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Too little, too late: Federal Circuit holds that cessation of sales does not alleviate patentee’s affirmative duty to mark

In a February 19, 2020 decision the Federal Circuit held that a patentee does not escape 35 U.S.C. § 287’s marking requirement merely by ceasing sales of the practicing product.  Instead, the Federal Circuit held that once a patentee (or its licensees) sell articles that practice the patent, the obligation to mark in order to obtain pre-suit damages continues regardless of whether sales of the product in question cease.  This requirement furthers the purpose of § 287, which places a burden on the patentee to provide notice to the world that products in the market practice the patent in question.

In Arctic Cat Inc. v. Bombardier Recreational Products, Inc., No. 2019-1080, Arctic Cat sued Bombardier for infringement of U.S. Patent Nos. 6,793,545 and 6,568,969 relating to thrust steering systems for personal watercraft. Arctic Cat itself, however, had ceased offering any covered products before the patents issued and instead entered into a licensing agreement with Honda that did not obligate Honda to mark any of its product offerings with the asserted patents. Despite the fact that Honda’s products were unmarked, there was evidence that Honda had ceased making any covered products approximately a year before Arctic Cat brought suit against Bombardier.

The lower court found Bombardier to be a willful infringer and ordered Bombardier to pay pre-suit damages.  Bombardier appealed these findings to the Federal Circuit.  In finding for Bombardier, the Federal Circuit held that the mere cessation of sales of unmarked products, without any other curative action taken by the patentee, did not cure Arctic Cat’s noncompliance with § 287 and that Arctic Cat was therefore ineligible for past damages: “Thus, once a patentee begins making or selling a patented article, the notice requirement attaches, and the obligation imposed by § 287 is discharged only by providing actual or constructive notice.” (Slip op. at 8).

The Federal Circuit, citing Amsted Indus. Inc. v. Buckeye Steel Castings Co., 24 F.3d 178, 187 (Fed. Cir. 1994), rejected Arctic Cat’s further argument that willful infringement, which requires knowledge of the patent, entitled Arctic Cat to past damages, as the marking statute places a burden on the patentee, and is not directed to what an infringer actually knows.  Having failed to mark, the Court found that Arctic Cat could not satisfy § 287.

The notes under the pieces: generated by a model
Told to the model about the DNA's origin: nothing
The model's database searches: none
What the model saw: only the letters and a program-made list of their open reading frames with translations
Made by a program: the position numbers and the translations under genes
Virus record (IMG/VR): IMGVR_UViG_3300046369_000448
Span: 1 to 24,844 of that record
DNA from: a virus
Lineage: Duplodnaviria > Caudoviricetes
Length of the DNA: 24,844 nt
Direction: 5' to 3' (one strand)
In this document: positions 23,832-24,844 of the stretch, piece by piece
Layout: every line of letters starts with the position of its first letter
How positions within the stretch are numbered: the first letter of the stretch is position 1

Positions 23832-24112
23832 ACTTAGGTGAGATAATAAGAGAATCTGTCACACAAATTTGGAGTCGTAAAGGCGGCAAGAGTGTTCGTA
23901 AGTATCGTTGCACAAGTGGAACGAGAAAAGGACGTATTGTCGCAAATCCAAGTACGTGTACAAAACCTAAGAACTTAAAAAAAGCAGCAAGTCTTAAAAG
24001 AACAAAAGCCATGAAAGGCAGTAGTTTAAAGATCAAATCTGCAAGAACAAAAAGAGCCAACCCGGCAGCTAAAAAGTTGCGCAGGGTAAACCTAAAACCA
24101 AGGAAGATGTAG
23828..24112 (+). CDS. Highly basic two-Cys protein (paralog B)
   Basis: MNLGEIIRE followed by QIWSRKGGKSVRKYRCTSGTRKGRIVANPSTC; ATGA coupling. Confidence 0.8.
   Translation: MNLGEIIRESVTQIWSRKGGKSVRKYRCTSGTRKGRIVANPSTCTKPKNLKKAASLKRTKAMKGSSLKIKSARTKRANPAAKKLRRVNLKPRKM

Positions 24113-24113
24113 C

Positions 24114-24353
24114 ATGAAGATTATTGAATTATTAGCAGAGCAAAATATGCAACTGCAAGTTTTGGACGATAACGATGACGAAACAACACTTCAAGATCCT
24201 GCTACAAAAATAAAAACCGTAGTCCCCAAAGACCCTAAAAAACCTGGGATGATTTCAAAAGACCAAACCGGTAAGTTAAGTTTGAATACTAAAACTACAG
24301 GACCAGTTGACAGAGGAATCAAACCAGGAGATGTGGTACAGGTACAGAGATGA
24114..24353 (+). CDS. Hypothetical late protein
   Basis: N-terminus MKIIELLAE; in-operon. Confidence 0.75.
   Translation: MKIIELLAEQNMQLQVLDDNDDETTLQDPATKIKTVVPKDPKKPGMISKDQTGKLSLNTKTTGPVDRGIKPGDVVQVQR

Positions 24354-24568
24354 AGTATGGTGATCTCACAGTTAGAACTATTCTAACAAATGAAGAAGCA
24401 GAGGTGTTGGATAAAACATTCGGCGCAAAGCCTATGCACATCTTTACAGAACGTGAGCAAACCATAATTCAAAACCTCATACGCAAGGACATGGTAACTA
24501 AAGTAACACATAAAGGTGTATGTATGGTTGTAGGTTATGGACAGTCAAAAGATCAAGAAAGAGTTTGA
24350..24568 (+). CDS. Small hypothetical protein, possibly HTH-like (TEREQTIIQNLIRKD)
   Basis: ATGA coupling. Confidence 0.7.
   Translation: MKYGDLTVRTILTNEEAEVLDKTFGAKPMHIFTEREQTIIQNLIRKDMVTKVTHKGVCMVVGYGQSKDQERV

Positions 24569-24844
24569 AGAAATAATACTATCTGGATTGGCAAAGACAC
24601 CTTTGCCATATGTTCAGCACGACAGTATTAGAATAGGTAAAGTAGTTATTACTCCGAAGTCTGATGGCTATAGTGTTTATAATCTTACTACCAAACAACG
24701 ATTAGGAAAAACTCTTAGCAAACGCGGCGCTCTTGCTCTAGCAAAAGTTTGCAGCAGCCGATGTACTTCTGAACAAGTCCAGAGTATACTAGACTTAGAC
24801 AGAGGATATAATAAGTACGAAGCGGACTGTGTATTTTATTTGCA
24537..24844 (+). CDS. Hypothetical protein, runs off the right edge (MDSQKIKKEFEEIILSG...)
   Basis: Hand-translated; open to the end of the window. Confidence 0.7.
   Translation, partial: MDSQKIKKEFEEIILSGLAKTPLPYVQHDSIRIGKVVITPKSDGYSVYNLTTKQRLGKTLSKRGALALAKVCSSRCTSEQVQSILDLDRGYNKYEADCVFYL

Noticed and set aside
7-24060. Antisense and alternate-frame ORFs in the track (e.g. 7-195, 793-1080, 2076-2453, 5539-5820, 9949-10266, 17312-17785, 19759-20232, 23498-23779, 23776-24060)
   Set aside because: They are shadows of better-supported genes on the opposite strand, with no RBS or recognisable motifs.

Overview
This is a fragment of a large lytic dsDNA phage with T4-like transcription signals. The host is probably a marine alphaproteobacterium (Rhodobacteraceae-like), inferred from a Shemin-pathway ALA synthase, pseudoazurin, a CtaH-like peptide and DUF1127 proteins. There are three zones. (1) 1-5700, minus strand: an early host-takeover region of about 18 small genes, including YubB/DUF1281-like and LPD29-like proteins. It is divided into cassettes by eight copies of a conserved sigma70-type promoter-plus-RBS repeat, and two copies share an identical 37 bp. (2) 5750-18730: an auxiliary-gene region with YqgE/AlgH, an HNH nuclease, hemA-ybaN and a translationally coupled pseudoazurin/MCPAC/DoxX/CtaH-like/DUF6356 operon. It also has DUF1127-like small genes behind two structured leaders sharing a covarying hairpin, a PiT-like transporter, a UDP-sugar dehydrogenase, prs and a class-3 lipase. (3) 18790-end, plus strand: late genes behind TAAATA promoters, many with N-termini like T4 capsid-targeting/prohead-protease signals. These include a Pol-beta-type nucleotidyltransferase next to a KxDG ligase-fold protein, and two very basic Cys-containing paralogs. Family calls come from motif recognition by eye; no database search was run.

The rationale of Arctic Cat suggests that the last status of the goods sold by a patentee before cessation of sale—whether the goods were compliant or non-compliant with the marking statute—will be accorded to the period between the cessation of sales and the provision of actual notice or the filing of suit against an accused infringer. Non-practicing entities, on the other hand, remain unaffected by the marking requirement of § 287.  As a result, patentees considering whether to cease the sale of products covered by their patents should ensure that they have undertaken measures to put themselves in compliance with § 287 before stopping sales (See, e.g. Am. Med. Sys. v. Med. Eng'g Corp., 6 F.3d 1523, 1537-38 (Fed. Cir. 1993) for exemplary marking statute requirements) or subsequently provide actual notice to known infringers—because they cannot bootstrap themselves into the privileged status of a non-practicing entity simply by the formal fact of no longer selling unmarked goods.

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Authors

Daniel B. Weinger is a Mintz intellectual property attorney. Daniel's practice focuses on patent litigation at the International Trade Commission, the Federal Courts, and the PTAB. He handles all phases of patent litigation and counsels clients on IP strategy.
Harold S. Laidlaw is a Mintz attorney whose practice focuses on intellectual property and patent litigation. He has experience in a broad range of technology areas. Before joining Mintz, Harold worked as an associate in the IP Litigation Group at a global law firm in New York.